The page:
Columbia University writing professor Binnie Kirshenbaum is the acclaimed author of four novels, including An Almost Perfect Moment and Hester Among the Ruins.
The Scarlet Letter by Nathaniel Hawthorne (Bantam Classics, $4). It’s as if Hawthorne wrote with mirrors instead of words: You can read this book a dozen times (as I have) and still not quite figure out who is guilty and of what exactly.
History by Elsa Morante (Steerforth Italia, $20). This is simply a most beautiful and heartbreaking meditation on the tragedy of war. Set in Italy during World War II, it chronicles the hard and sad days of one woman, her children, and the search for a safe place.
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Shadows on the Hudson by Isaac Bashevis Singer (Plume, $16). Set on the Upper West Side of Manhattan (as opposed to the Polish landscape of most of Singer’s work), this novel, a discourse on the fickle state of love, introduces us to one of the most charming rogues in literature. Favorite line: “There’s something that’s stronger than love.…Laziness. The fear of moving from a fixed place.”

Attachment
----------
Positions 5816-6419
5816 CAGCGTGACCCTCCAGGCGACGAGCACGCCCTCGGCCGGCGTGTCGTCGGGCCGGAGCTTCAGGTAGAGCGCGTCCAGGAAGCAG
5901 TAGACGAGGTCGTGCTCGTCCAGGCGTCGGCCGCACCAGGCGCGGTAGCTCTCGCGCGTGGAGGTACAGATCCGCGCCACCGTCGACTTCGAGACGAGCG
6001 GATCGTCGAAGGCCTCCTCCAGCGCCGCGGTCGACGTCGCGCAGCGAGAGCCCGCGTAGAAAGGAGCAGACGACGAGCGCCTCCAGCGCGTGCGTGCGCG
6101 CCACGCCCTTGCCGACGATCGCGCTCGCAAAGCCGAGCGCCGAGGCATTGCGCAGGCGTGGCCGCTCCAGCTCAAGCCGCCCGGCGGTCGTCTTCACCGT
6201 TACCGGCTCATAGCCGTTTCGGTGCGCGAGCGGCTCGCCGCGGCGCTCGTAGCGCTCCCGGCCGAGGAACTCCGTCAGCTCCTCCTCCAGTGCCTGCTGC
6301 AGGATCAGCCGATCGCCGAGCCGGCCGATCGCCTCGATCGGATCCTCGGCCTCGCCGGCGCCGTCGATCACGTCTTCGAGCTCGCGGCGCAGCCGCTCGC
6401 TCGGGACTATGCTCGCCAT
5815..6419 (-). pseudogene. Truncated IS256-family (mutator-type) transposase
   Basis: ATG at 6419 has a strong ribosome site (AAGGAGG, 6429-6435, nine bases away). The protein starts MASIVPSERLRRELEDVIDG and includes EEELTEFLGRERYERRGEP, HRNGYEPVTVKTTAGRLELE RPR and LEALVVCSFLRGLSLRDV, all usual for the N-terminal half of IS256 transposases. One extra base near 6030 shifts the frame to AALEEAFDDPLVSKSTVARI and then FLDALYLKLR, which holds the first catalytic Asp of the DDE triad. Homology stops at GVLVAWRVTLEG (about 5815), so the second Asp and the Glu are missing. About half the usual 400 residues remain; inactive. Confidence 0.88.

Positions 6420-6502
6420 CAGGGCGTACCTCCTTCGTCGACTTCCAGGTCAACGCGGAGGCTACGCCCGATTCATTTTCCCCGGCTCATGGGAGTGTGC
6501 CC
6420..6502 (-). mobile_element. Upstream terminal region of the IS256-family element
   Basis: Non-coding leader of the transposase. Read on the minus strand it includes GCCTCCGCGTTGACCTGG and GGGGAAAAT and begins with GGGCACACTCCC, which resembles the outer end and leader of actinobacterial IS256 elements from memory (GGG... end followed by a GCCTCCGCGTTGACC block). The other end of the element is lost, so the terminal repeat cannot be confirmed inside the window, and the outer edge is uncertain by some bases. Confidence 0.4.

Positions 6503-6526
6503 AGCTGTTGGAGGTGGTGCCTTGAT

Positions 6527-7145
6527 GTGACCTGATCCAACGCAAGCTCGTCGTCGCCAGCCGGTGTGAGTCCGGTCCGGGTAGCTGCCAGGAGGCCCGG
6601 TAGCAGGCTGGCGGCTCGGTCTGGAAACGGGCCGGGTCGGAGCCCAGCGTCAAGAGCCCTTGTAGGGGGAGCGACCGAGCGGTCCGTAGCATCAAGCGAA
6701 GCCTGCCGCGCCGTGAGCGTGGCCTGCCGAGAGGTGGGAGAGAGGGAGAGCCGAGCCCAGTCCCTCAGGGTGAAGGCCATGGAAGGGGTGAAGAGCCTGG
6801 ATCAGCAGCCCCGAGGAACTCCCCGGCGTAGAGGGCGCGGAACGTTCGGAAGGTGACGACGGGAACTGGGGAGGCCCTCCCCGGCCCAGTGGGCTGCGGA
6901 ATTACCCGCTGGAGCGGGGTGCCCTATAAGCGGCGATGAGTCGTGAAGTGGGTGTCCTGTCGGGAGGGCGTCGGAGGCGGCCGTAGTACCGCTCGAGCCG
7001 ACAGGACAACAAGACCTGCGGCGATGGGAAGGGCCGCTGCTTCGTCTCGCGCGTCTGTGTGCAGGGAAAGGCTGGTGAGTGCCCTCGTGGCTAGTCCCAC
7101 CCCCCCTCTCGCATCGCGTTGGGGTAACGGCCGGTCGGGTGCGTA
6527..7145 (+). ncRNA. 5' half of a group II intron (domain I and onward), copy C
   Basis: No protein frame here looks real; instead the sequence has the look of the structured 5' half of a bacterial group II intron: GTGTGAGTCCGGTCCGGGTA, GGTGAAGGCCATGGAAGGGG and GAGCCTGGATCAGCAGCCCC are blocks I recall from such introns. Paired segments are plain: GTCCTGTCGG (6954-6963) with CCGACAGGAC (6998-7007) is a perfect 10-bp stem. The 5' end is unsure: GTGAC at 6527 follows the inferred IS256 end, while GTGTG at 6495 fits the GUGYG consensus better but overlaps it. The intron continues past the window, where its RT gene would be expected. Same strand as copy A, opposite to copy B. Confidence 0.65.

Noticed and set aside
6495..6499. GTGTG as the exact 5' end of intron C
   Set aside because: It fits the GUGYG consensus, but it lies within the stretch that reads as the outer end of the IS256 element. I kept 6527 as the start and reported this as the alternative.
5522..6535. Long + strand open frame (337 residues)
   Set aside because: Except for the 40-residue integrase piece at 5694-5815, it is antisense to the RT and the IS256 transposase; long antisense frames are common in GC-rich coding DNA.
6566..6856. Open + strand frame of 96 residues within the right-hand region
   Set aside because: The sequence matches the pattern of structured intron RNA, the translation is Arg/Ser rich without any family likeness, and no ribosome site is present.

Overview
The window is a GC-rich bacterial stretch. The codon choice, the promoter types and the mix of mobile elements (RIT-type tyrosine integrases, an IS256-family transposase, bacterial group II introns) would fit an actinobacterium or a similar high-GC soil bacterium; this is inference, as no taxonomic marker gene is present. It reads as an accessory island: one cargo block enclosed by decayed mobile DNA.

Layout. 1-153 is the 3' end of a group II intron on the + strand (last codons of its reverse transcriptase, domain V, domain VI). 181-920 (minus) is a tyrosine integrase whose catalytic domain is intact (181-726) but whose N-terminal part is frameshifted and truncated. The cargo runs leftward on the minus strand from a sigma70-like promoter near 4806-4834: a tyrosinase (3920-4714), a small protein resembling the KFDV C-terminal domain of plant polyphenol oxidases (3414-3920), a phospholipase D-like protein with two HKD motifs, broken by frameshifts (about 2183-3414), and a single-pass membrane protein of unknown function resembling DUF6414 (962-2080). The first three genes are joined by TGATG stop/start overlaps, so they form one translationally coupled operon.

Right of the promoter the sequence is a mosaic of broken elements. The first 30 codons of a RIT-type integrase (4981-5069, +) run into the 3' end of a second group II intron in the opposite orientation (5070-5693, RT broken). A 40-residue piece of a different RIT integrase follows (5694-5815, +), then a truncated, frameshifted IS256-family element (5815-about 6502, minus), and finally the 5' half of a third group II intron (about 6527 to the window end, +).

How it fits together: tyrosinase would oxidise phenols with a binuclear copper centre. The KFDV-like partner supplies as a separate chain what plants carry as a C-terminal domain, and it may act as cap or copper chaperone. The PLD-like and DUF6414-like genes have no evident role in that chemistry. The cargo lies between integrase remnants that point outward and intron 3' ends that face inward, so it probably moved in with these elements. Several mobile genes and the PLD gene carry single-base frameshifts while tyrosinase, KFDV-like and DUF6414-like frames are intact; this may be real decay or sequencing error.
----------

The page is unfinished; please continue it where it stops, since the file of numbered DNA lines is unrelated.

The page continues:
Lolita by Vladimir Nabokov (Vintage, $14). The linguistic pyrotechnics are enough to recommend this, perhaps the greatest American novel. It’s side-splittingly funny, the passion sticks to the pages, and it renders sympathy for a pedophile.
The Death of Ivan Ilyich by Leo Tolstoy (Bantam, $6). If this novel doesn’t make you search for what is valuable in life, if it doesn’t urge you to pursue happiness, then nothing will. This story of a dying man’s realization that his perfectly admirable bourgeois life has been a waste is, or ought to be, a wake-up call.
Death in Venice
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